Beuford Smith (American, b. 1941) is one of the great social documentary photographers that emerged from the 1960s. Founder of Cesaire Photo Agency and cofounder of the Black Photographer’s Annual, Smith has enjoyed a diverse and celebrated career in image-making. Smith was a founding member, and later served as president, of the group Kamoinge. In explaining this unprecedented organization, Smith said, “Kamoinge exists, as a forum of African-American photographers, to view and critique each other’s work in an honest and understanding atmosphere, to nurture and challenge each other in order to attain the highest creative level. The name comes from the Kikuyu language of Kenya, and means a group of people acting together. Its aim is to seek out the truth inherent in our cultural roots, to create and communicate these truths with insight and integrity.”
Smith was strongly influenced by Kamoinge members, particularly founding president Roy DeCarava. Of the two photographers, A.D. Coleman observed, “There is the same adherence to a head-on, gimmick-free documentary style, a concentration on urban black life as the central theme, and a consistent confrontation of human emotion.” (New York Times, July 2, 1972). The photographs featured in this exhibition, many made early in Smith’s career, could not exist without the support and critique provided to him by Kamoinge: “For many of us, the turbulent 60s brought into focus a deep sense of urgency to find a direction for our photographs. Seeking a spine for this direction made feedback for our efforts as critical an activity as creating the work itself.” Kamoinge helped to shape Smith’s technical and conceptual approaches to documenting New York City communities. In the organization’s 2013 publication, Timeless, Smith said of his work, “I photograph as passionately and humanely as possible.”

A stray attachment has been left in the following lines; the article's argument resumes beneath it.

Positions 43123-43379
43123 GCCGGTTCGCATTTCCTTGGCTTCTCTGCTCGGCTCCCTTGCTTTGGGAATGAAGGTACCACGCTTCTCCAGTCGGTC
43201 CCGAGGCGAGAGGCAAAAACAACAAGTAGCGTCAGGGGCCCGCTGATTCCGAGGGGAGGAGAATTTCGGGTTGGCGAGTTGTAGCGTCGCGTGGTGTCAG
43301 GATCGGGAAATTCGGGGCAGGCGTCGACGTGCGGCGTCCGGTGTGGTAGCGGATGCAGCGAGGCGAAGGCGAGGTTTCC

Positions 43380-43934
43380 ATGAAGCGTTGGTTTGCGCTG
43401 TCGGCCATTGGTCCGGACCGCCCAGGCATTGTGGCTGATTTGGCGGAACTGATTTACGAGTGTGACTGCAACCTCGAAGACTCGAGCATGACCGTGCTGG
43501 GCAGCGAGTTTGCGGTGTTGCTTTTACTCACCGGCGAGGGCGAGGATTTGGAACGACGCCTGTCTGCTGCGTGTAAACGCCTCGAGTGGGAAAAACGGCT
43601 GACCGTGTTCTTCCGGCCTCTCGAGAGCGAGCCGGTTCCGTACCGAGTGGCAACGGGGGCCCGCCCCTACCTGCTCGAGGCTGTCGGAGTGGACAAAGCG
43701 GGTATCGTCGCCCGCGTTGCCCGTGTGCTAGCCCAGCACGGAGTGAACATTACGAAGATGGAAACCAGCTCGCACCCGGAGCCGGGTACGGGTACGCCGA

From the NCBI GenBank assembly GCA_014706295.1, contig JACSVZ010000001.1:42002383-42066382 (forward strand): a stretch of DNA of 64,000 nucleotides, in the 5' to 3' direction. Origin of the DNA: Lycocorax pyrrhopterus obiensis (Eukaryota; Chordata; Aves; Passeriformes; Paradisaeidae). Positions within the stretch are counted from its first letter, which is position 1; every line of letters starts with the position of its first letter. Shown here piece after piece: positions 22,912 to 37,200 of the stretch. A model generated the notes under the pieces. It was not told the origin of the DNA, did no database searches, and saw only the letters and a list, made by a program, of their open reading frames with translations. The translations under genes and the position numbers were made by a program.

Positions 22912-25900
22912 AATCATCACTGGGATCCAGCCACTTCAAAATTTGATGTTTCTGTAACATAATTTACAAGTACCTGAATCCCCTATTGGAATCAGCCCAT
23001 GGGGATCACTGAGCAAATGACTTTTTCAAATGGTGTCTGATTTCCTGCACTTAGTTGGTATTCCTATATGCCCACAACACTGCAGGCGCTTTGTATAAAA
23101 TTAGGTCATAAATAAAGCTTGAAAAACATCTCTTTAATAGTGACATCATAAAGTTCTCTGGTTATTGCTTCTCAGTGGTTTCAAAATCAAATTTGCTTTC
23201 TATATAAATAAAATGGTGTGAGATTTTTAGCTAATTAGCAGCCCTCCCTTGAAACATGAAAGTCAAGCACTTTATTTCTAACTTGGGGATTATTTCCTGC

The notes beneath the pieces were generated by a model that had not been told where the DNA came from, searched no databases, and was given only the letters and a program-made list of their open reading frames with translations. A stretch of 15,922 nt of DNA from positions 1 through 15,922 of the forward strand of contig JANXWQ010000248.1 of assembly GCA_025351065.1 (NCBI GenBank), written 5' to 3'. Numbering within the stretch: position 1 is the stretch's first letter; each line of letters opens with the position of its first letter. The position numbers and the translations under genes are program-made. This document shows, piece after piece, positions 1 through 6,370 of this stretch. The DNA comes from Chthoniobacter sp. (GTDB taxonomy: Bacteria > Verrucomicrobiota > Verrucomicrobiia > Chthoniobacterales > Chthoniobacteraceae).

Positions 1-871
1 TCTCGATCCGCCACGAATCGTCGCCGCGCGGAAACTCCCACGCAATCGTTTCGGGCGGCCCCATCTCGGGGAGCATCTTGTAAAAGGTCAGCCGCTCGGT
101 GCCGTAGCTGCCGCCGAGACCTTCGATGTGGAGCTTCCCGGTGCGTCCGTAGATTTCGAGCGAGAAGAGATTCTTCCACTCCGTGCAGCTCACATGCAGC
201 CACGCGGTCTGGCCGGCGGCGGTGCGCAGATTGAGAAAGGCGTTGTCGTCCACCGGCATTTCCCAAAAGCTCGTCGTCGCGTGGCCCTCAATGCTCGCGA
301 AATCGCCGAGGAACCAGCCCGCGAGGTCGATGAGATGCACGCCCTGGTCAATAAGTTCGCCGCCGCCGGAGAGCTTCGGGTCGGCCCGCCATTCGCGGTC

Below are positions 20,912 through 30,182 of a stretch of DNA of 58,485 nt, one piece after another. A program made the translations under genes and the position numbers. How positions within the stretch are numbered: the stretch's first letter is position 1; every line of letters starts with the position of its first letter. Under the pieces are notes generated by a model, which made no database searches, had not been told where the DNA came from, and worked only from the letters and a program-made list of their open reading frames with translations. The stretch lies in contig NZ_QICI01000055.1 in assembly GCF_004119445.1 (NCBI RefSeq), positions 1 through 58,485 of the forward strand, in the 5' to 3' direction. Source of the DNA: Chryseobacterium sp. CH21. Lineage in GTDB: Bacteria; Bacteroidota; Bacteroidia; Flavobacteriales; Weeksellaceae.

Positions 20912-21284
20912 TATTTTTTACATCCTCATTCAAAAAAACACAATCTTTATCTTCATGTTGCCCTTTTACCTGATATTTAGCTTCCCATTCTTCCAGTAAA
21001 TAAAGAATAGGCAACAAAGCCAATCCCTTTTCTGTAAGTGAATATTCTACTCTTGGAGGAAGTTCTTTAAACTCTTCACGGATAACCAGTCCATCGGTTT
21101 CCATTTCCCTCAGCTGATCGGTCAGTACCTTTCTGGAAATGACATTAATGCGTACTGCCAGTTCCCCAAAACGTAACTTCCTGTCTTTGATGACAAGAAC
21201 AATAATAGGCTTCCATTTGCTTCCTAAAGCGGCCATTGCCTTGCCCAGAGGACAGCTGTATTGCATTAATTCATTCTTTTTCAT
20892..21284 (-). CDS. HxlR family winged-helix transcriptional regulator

Among Smith’s work is an emotional set of photographs exploring the Black community’s anguish the day after the assassination of Martin Luther King, Jr. Never shying away from deep shadows, Smith allows these figures especially to be enveloped by darkness. Another series conveys the energy of jazz musicians mid-performance, with the subjects often
silhouetted and blurred by movement amidst dramatic lighting. The photographer often seems to be grappling with the ideas of patriotism and heritage as he features various flags in many of his street scenes.Beuford Smith’s photographs can be found in the collections of the Museum of Modern Art, the New York Public Library, and the Virginia Museum of Fine Arts, and he has exhibited at such institutions as the Studio Museum in Harlem and the International Center for Photography.
February 9 – March 25, 2017